What is a central bank?
It is an institution, almost always publicly-owned, that sits at the top of the financial system with the primary duty of ensuring stability. The precise remit of the central bank will vary from one jurisdiction to another, but most will be charged with oversight of commercial banks and with setting interest rates.
Where have you heard about central banks?
They are hard to avoid in the media and even in everyday conversation. The actions and pronouncements of the Bank of England, the Federal Reserve, the European Central Bank and others make waves because they matter to businesses and households.
What you need to know about central banks.
Central banks, sometimes called reserve banks, came into being because their absence had been marked by boom and bust in financial services involving bank failures that wiped out people's savings. Central banks had the ability and the duty to act as lender of last resort, bailing out stricken institutions. This was perhaps their first key roles. Since then they have acquired others, including supervision of the conduct of commercial banks, issue of the currency and maintaining financial stability.. Most central banks also acted as banker to their home governments. One role that has grown in importance over the last 100 or more years is that of setting interest rates. Not every central bank performs all these tasks, but the majority will undertake most of them.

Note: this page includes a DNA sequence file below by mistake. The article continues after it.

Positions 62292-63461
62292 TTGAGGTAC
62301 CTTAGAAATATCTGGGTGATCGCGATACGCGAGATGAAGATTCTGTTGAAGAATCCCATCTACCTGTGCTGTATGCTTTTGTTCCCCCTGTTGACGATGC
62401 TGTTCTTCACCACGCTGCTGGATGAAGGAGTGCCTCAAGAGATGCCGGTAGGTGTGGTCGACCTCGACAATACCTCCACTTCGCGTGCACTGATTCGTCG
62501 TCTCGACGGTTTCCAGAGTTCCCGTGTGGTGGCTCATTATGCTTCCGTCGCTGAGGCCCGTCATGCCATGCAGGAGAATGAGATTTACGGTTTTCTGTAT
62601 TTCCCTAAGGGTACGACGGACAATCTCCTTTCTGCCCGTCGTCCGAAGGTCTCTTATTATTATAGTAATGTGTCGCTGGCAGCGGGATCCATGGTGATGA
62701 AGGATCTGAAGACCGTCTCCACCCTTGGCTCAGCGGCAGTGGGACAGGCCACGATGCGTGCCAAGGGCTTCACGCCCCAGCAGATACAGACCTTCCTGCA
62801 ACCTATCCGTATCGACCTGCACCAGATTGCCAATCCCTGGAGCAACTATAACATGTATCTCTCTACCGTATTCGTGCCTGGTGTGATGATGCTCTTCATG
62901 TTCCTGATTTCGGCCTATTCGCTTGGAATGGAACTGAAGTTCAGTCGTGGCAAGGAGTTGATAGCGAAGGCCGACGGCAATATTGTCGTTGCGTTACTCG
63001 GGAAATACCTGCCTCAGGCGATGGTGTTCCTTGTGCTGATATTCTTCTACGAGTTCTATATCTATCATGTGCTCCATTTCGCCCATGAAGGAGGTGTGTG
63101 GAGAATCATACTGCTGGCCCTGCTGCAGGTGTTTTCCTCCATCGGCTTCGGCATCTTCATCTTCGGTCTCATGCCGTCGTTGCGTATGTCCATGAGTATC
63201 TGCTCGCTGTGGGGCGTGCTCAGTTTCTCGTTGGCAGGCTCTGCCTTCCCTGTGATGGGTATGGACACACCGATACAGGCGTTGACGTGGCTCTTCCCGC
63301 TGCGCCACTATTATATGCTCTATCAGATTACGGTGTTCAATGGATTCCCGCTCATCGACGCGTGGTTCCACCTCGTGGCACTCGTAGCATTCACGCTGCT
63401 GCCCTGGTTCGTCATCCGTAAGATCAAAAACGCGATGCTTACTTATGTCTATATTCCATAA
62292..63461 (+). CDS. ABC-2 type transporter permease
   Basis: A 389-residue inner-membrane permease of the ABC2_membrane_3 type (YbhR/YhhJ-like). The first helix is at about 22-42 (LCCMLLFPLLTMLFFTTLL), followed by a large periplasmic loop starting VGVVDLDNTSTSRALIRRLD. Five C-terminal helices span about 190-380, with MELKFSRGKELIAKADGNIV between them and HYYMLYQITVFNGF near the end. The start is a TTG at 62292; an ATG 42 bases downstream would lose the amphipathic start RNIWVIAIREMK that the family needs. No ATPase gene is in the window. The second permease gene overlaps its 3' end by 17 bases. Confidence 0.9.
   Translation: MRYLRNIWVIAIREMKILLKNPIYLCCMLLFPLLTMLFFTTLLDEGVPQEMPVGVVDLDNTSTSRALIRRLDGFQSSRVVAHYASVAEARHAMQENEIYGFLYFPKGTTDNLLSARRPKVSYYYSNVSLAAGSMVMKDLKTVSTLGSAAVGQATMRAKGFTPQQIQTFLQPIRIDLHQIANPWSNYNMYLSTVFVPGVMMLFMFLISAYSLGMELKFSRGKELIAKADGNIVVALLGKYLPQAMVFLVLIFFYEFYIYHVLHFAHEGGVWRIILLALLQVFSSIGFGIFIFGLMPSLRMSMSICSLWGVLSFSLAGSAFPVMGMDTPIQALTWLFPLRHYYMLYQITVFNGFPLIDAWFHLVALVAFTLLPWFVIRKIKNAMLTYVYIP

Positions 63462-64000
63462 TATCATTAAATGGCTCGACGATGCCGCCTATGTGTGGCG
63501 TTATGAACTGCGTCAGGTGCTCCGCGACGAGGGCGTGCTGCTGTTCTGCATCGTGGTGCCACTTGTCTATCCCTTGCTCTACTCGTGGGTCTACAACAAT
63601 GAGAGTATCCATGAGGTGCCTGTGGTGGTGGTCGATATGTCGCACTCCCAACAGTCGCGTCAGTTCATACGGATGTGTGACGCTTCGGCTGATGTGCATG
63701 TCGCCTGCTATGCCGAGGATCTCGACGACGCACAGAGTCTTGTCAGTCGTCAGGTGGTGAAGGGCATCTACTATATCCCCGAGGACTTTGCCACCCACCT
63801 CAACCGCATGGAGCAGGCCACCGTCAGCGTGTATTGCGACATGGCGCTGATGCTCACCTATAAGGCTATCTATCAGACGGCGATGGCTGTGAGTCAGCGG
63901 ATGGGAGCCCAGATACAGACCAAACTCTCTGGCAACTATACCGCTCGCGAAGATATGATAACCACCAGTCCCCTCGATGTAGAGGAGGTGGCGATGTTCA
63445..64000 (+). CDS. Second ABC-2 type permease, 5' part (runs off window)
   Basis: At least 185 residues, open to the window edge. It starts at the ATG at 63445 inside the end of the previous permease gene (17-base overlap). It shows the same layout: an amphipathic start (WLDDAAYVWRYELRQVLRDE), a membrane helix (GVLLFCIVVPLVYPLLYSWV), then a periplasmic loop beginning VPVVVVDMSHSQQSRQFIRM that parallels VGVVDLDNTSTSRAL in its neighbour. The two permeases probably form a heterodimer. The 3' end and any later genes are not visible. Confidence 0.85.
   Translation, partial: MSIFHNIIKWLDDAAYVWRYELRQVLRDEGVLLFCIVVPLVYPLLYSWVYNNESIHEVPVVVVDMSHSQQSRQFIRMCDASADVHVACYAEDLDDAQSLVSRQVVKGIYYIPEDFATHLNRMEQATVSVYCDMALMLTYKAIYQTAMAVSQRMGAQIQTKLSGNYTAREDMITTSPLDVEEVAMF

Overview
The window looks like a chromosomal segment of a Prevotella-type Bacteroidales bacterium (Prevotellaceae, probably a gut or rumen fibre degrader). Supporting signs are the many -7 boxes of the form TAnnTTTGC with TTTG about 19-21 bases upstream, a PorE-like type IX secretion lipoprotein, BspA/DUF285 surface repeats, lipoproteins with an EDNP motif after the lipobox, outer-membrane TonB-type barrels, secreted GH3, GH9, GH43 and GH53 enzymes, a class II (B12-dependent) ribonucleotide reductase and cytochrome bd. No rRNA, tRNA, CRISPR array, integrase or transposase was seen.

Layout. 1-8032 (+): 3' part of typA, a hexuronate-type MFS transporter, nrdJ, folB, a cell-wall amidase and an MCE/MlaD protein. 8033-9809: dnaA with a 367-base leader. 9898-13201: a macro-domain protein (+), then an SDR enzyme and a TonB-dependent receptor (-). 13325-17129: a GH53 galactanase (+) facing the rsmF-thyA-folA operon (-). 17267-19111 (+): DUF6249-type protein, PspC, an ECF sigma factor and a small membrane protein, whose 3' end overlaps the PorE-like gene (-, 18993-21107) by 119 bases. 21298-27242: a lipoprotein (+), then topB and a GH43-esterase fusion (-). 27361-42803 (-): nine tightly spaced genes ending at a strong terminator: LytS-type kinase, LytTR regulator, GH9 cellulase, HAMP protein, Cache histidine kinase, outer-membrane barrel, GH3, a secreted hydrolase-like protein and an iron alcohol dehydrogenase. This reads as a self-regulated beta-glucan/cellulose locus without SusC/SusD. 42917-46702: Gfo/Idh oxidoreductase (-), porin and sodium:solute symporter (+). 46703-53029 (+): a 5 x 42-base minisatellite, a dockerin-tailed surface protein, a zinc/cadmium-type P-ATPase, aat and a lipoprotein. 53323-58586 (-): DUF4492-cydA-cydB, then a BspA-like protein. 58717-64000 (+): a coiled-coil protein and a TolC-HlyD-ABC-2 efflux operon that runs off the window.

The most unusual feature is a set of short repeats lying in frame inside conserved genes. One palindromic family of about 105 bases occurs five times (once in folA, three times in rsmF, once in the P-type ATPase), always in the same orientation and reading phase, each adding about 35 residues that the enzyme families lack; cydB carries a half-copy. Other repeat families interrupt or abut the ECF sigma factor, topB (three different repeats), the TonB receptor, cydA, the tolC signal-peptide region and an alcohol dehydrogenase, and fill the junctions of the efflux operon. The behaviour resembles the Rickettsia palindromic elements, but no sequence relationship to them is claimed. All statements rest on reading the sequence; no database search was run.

Find out more about central banks.
To learn more about central banks and their pivotal role in the financial system, see our definition of the Bank of England.